Hearing loss is personal for me. In 2020, at age 37, I was diagnosed with an adenoma tumor of the middle ear in my left ear. What was thought to be a severe ear infection was a tumor so rare it has only been identified in 48 cases between 1970-1995. During this diagnosis, I went to an audiologist for a baseline hearing test, which I majorly failed. And while my left ear was impacted due to the tumor, my right ear was also hearing less sound than normal. Test results showed I suffered from sensorineural hearing loss in my right ear, which is hearing loss caused by damage to the inner ear or nerve from the ear to the brain. Sensorineural hearing loss is permanent, and at the young age of 37, there was no other explanation for this condition other than prolonged exposure to loud noise, which was a regular part of my job.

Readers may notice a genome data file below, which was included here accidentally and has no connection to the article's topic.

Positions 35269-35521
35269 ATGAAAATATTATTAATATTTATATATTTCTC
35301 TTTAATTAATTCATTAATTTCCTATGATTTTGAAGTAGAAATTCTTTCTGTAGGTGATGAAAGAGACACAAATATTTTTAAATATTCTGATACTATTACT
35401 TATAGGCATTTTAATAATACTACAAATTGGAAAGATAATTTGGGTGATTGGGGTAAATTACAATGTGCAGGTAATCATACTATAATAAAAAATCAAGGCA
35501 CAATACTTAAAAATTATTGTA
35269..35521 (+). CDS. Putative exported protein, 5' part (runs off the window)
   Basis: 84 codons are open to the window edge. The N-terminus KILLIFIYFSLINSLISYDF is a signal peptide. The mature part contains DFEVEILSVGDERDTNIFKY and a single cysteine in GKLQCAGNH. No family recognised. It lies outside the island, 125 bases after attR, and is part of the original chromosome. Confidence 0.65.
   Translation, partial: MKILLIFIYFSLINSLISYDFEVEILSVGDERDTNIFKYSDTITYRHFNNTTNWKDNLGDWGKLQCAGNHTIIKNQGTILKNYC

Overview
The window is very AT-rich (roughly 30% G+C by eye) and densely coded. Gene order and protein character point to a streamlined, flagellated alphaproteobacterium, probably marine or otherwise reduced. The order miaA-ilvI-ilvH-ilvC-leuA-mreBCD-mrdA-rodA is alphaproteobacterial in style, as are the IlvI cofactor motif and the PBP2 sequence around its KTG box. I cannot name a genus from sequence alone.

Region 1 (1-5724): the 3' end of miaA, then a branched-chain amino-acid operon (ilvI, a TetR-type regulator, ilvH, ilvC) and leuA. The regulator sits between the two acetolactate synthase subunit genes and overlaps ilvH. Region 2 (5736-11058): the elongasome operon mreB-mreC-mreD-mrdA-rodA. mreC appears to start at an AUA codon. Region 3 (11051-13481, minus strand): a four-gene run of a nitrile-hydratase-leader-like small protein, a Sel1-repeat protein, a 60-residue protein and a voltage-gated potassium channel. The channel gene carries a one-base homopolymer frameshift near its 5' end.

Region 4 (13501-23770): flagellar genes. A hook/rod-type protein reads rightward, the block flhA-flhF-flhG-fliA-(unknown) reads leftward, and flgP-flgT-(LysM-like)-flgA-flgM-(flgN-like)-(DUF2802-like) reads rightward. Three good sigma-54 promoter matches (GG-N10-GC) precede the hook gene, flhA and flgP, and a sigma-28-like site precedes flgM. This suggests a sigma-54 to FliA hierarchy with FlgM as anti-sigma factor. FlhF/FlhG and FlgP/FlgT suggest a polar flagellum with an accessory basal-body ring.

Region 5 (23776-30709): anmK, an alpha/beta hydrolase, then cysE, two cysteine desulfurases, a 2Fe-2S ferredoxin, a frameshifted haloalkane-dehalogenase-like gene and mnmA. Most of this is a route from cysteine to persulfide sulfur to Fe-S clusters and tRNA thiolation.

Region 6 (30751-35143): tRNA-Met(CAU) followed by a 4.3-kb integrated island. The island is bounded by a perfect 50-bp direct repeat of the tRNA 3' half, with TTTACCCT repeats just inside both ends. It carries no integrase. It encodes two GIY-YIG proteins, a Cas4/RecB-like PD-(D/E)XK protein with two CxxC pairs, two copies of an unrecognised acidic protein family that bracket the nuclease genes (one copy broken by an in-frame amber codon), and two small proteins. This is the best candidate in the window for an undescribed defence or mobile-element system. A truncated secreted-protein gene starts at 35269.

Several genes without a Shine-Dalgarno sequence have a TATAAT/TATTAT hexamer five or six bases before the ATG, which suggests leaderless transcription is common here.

I likely wouldn’t have caught the right ear hearing loss until later, when it was much worse. I’m now committed to sharing my experience with others to help prevent hearing loss in the construction industry. Although it's not often talked about, it’s certainly not uncommon. According to a 2020 CDC report, approximately 51 percent of construction workers have been exposed to hazardous noise and 14 percent of all construction workers have hearing difficulty.
Unfortunately, hearing loss is irreversible, but there are steps to take to prevent any future hearing loss:
Understand the noise level limits
Knowledge is power. It’s hard to know what level of noise is “too loud.” Whether it’s concerts, personal earbuds or even a sound machine, many would be surprised at what they deem as normal is actually hurting their hearing. According to the CDC, noise above 70 dB over a prolonged period of time may start to damage your hearing. Loud noise above 120 dB can cause immediate harm to your ears. The higher the noise level, the faster the hearing loss.